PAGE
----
Similarly, with the clarification of indigenous rights by the Constitutional Court, systems need to be developed to record communal areas and integrate these into governance systems, including the One Map. Civil society organisations like the Alliance of Indigenous Peoples of the Archipelago (AMAN) use participatory mapping processes to determine the demarcation of customary land. But government agencies have questioned the standards applied, threatening the inclusion of such data in governance systems. Further, observers are concerned that the Constitutional Court ruling could lead to increased disputes and even violent conflict between customary communities and mining or palm oil companies that assumed they had secure tenure rights (even if these were gained through illicit processes).

 

The extent to which poor land-connected peoples can exercise their land rights is contingent on much more than advancements in legal and institutional frameworks. Even if Indonesia manages to make significant inroads into clarifying land tenure, this alone is insufficient to protect the land rights of the poor. The poor must also have knowledge of these rights, access to mechanisms and institutions that can uphold such rights, and the resources and capacity to exercise their rights.

 

As long as the poor lack this knowledge or access, they will be at a major disadvantage in the face of powerful business interests with the resources and knowhow to navigate Indonesia’s complex administrative systems. Securing land rights is a challenge in urban areas, particularly if the poor have limited proof of title, especially with the growing population pressures in Indonesia’s cities and the number of new infrastructure development projects underway. But it is even more of a challenge in rural areas. In remote areas, where large-scale mining projects and palm oil plantations are often located, knowledge of land rights, boundaries and concessions may be limited, along with the power and resources to counter the interests of large companies. Equally, if supportive government agencies or civil society organisations are not accessible, the land rights of the poor are less likely to be upheld.

 

It is not surprising then that poor and customary communities are vulnerable to overt land grabs, and sometimes forgo their land rights when intimidated, or sign away their rights for short-term economic gains.

 

There are many other documented examples of the vulnerability of and threats to remote communities. The palm-oil giant Wilmar, for example, has been the target of numerous complaints of human rights abuses, and it is alleged that violence and intimidation have been used against those who protest against palm oil activities, land grabs and other incursions. Violations of rights and the disruption to livelihoods have been documented in remote parts of North Halmahera over the activities for the commencement of the Weda Bay nickel mine. The National Commission on Human Rights (Komnas HAM) has also noted that the National Police’s Mobile Brigade (Brimob) pressured and intimidated community members to sign agreements to give up their rights. Meanwhile, reports have also been made to the United Nations Office of the High Commissioner for Human Rights of torture, arrests of protesters, and deaths at the hands of security forces, of those protesting against extraction and palm oil activities in the Papuan provinces. Such areas have very few supporting institutions available to help protect land rights or to support communities on an ongoing basis with their claims.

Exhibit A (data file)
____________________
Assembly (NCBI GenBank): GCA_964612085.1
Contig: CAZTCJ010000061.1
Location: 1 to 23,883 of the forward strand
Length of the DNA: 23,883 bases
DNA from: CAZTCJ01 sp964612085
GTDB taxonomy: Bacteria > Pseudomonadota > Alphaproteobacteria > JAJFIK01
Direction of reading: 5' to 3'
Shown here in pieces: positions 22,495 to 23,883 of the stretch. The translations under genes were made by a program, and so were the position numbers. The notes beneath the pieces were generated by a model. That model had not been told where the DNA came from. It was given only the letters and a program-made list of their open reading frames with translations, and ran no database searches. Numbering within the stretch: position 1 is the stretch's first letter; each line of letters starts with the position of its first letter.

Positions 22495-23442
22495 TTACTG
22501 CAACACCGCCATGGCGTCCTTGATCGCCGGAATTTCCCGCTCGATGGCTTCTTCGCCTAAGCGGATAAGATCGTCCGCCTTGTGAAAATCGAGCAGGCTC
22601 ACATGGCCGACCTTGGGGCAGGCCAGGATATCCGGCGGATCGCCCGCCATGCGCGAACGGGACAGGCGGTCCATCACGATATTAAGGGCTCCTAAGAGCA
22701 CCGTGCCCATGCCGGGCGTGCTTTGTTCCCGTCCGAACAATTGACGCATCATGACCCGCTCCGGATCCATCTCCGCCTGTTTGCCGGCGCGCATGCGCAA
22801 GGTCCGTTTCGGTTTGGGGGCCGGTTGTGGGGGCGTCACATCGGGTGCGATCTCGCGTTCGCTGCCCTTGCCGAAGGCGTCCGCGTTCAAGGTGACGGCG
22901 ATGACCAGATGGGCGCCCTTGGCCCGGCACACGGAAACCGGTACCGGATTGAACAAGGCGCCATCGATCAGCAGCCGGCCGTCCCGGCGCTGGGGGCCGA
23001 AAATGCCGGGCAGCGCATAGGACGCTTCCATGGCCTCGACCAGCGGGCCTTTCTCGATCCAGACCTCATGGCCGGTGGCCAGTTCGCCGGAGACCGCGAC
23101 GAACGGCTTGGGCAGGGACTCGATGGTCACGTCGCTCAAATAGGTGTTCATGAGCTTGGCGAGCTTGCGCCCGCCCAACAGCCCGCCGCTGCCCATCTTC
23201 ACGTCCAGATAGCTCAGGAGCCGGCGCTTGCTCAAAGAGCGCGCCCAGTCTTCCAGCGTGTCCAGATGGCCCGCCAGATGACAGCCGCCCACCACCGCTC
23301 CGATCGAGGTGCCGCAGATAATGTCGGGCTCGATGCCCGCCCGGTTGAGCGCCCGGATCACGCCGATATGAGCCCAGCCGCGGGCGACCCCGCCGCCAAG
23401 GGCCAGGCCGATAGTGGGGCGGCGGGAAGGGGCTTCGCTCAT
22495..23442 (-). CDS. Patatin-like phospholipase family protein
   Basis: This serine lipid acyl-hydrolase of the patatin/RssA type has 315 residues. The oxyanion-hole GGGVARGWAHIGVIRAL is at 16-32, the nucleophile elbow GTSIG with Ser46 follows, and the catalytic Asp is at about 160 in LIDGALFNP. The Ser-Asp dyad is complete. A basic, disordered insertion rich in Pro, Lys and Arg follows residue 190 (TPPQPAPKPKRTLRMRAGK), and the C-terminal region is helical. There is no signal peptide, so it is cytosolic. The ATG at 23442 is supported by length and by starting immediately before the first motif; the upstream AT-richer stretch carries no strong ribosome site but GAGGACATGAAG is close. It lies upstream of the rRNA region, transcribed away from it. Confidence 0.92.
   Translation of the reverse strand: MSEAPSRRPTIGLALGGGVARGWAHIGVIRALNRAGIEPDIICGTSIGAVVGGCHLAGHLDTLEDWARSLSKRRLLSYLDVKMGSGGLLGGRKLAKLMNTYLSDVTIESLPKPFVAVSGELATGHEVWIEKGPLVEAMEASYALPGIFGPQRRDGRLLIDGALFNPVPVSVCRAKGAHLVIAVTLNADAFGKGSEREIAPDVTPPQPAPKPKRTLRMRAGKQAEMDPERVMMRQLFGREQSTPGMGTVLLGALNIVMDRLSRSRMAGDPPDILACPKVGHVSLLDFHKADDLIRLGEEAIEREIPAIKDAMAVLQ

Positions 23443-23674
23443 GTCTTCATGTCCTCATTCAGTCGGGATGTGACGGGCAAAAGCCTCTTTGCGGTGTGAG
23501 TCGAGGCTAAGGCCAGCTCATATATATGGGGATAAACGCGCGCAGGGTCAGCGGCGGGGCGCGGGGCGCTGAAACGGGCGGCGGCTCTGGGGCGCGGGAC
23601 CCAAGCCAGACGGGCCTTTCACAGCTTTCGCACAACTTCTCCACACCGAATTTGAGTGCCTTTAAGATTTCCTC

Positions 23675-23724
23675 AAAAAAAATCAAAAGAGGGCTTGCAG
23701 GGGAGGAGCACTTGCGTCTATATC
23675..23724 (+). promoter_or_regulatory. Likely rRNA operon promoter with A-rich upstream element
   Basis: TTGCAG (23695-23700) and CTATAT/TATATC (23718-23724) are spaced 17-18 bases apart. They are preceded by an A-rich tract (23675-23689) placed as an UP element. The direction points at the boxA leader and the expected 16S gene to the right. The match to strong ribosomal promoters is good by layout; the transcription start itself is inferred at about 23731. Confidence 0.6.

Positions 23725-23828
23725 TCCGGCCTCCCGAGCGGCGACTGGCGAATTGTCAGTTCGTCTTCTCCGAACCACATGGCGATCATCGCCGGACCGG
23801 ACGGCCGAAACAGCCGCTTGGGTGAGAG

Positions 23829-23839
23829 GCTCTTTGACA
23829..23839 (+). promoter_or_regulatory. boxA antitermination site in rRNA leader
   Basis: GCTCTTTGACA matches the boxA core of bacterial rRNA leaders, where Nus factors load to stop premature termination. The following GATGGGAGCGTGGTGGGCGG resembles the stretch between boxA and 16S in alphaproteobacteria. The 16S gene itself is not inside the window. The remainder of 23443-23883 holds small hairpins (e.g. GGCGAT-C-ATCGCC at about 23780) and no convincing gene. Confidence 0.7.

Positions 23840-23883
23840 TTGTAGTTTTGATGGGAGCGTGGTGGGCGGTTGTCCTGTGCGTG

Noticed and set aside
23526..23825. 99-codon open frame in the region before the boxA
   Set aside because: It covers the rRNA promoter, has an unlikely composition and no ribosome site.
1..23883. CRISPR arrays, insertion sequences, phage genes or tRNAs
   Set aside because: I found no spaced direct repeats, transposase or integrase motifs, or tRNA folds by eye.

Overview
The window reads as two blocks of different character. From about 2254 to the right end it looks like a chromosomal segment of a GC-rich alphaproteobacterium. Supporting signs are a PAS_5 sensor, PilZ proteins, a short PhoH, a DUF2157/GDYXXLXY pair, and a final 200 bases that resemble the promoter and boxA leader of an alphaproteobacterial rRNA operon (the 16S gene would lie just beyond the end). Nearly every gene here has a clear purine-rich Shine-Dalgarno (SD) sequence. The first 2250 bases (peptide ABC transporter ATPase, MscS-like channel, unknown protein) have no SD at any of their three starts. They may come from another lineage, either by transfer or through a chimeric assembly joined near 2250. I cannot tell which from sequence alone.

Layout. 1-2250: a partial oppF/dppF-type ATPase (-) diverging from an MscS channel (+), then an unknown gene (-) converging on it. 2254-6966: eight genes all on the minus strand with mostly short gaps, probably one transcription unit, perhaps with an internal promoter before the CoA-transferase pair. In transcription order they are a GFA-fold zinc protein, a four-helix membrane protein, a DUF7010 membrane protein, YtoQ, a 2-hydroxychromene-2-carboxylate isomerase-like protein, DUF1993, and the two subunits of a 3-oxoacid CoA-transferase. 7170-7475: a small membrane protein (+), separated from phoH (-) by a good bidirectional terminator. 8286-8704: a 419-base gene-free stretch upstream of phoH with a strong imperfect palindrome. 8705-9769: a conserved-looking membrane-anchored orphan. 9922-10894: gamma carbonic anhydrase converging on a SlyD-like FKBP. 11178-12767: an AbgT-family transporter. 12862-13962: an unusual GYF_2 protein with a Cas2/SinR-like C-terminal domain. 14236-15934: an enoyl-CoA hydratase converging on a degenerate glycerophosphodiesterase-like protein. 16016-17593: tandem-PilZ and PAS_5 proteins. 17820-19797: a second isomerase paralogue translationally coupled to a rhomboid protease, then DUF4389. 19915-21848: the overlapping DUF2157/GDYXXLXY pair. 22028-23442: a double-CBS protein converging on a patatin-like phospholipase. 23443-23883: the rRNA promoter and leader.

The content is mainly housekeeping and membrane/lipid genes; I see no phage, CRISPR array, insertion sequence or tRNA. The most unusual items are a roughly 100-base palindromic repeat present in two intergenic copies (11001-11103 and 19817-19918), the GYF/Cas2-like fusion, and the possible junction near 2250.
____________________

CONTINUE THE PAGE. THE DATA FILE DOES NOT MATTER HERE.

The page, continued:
At the heart of all of these issues is the challenge of finding ways for the urban and rural poor to counter the power of well-connected elites whose interests in land for extractive or development purposes overlap with their land rights. Such actors have the power and resources to launch legal challenges, intimidate communities through illicit means, undertake land grabs, make ‘informal’ payments to gain the appropriate concessions, or to simply navigate Indonesia’s complex administrative arrangements.

 

Indonesian civil society organisations are well aware of these challenges in palm oil, timber extraction, mining and even in Reducing Emissions from Deforestation and Forest Degradation (REDD+) projects. They have sought to organise to advance the interests of poorer communities against more powerful interests both globally and domestically. While they have made inroads in some cases and not others, a major concern is the risks faced by remote communities where there are few such supporting institutions.

 

While there have been some advancements, the challenges of upholding land rights, protecting the interests of communities and ultimately for countering powerful interests in situations of contested tenure remain. Limited knowledge of land rights, limited means and access to institutions that can advocate for rights (especially in poor, remote communities), poor trust in administrative or judicial processes, and short-term financial incentives for the poor to give up land title, are among the many reasons that tenure security for the poor remains a challenge. It is also the reason that natural resource and land conflicts continue to emerge. These issues compound poverty and see the protection of land rights lagging behind the improvements introduced with democratisation in Indonesia.